Saturday, October 02, 2010

Daily Bread

See them, so many of them, from all ages and all times. In their hearts there are questions, in their eyes, sometimes, there are tears, but they move forward, forward, towards the table, for they know there is no other place to go.

From back in the mists of time they come. See the old woman, her long years of self-doubt bursting forth in a moment of incredulous laughter, now holding the child who is so precious, and so impossible, that even his name means laughter. She comes. See the young man, whose brothers have learned to hate him because he would not know his place as the youngest (bar one) and the least. They have stripped his beautiful coat away, and befouled it to prove their lies, and he himself has been sold as a slave, and must trudge in desolation the weary miles to Egypt. He comes.

So does the man, forty years old, fleeing through the desert to Midian, and trying to understand where it all went wrong. He had wealth and he had privilege, and he wanted to serve his people. But somehow his anger and violence had been the worst thing he could have done for them, and now his name is murderer. He sees no future for himself except as a herder of sheep at the back of the desert.

And this woman, making a comfortable living as a prostitute, who has decided that her city and people have no future, and has chosen to throw in her lot with an alien people and their God. She places a scarlet cord in the window, and waits for the fated moment. She comes.

And still they come. Out of the myriads one can only notice a few individuals. See the little boy, sleeping alone in the temple, and missing the warm arms of his mother. A voice calls him by name in the night, and he learns to say ‘yes, Lord.’ In those words lies his whole future, his whole journey.

See the king, undone by the horror of his own guilt, crying out his wretchedness in a Psalm. See the prophet, so sure he knew all about godliness, undone by a single moment of vision. How could he ever have imagined that he himself was holy when the merest glimpse of God has utterly overthrown him. See another king, with the cruel enemy before his gates, crying out to God for mercy on his foolish, sinful city, and waking in the morning to find the angel of the Lord has been at work. And then, further on still, the young men, the captives, who refuse to worship the image of the earthly glory of a pagan king, and must face the horror of the fire. All of these come, pressing on, because they have nowhere else to go in their neediness and hunger.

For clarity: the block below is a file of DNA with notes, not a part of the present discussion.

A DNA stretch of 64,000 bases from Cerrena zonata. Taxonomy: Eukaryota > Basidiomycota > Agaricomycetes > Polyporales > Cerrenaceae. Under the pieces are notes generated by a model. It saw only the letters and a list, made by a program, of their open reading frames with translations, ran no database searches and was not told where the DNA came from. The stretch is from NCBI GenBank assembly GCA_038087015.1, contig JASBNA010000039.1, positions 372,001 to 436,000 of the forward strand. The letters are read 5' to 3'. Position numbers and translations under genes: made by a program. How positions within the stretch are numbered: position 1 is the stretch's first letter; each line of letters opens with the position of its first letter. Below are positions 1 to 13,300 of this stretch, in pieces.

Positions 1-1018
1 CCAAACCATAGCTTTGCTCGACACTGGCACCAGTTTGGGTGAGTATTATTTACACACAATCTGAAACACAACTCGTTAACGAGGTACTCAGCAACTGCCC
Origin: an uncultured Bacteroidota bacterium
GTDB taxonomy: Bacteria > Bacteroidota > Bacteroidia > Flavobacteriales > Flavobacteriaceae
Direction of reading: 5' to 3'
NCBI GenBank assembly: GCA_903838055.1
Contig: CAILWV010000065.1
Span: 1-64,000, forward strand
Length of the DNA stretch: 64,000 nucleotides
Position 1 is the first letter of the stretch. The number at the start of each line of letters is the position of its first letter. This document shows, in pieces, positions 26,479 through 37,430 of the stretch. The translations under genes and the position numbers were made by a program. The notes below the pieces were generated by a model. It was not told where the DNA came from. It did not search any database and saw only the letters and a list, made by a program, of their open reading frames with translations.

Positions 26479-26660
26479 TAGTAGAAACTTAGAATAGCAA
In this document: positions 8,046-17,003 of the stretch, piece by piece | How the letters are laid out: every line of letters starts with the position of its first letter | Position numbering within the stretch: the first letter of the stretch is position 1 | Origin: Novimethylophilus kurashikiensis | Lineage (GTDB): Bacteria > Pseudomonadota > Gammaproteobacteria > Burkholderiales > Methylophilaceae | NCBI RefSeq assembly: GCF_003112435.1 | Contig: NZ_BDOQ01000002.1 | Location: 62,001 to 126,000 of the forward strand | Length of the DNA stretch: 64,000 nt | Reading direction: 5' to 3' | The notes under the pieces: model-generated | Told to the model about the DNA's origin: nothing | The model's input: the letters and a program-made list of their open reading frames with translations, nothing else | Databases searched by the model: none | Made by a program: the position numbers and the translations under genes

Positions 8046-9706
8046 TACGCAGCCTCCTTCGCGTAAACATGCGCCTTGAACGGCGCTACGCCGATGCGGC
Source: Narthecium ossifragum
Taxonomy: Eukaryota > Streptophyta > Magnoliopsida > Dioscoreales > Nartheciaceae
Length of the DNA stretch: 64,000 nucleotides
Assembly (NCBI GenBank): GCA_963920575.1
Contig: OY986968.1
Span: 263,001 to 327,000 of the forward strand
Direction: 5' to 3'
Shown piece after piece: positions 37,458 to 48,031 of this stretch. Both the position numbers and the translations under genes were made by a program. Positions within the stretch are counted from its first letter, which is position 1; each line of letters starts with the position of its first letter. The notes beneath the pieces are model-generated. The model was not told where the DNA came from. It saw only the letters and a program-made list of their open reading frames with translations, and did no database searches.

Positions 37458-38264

And there are more. Shepherds shaken into a new reality by a sky full of angels. Lame people, deaf people, blind people, lepers, even, incredible though it sounds, dead people! A young Pharisee, falling from his horse in the heat of the day, and learning, through 3 days of blindness, just how blind he had been. He comes, and in his wake come a multitude, sentenced to death in cruel and grotesque ways, that the slavering crowd might know a moment’s amusement. After them come the faithful and the confused, the frightened, the lonely and the ones who sing with joy. They come and they keep on coming, and the sound of their song is like the roar of many waters, and as tender as the moment when a tear is wiped away.

They come to the table. Turn them away and their souls will starve. There is only one table, though it may be found in many places, and only one Living Bread from which all may freely eat – their daily bread, doled out with nail-pierced hands. They come and they eat, from Him who is the manna in their wilderness, and the only life which sustains them. Through pain and bitterness, through fear and many questions, they come, they eat, and the song within them is renewed. And as they come and eat they wait for the day when the doors are swung open and they enter the banqueting hall, and the eternal marriage supper is begun.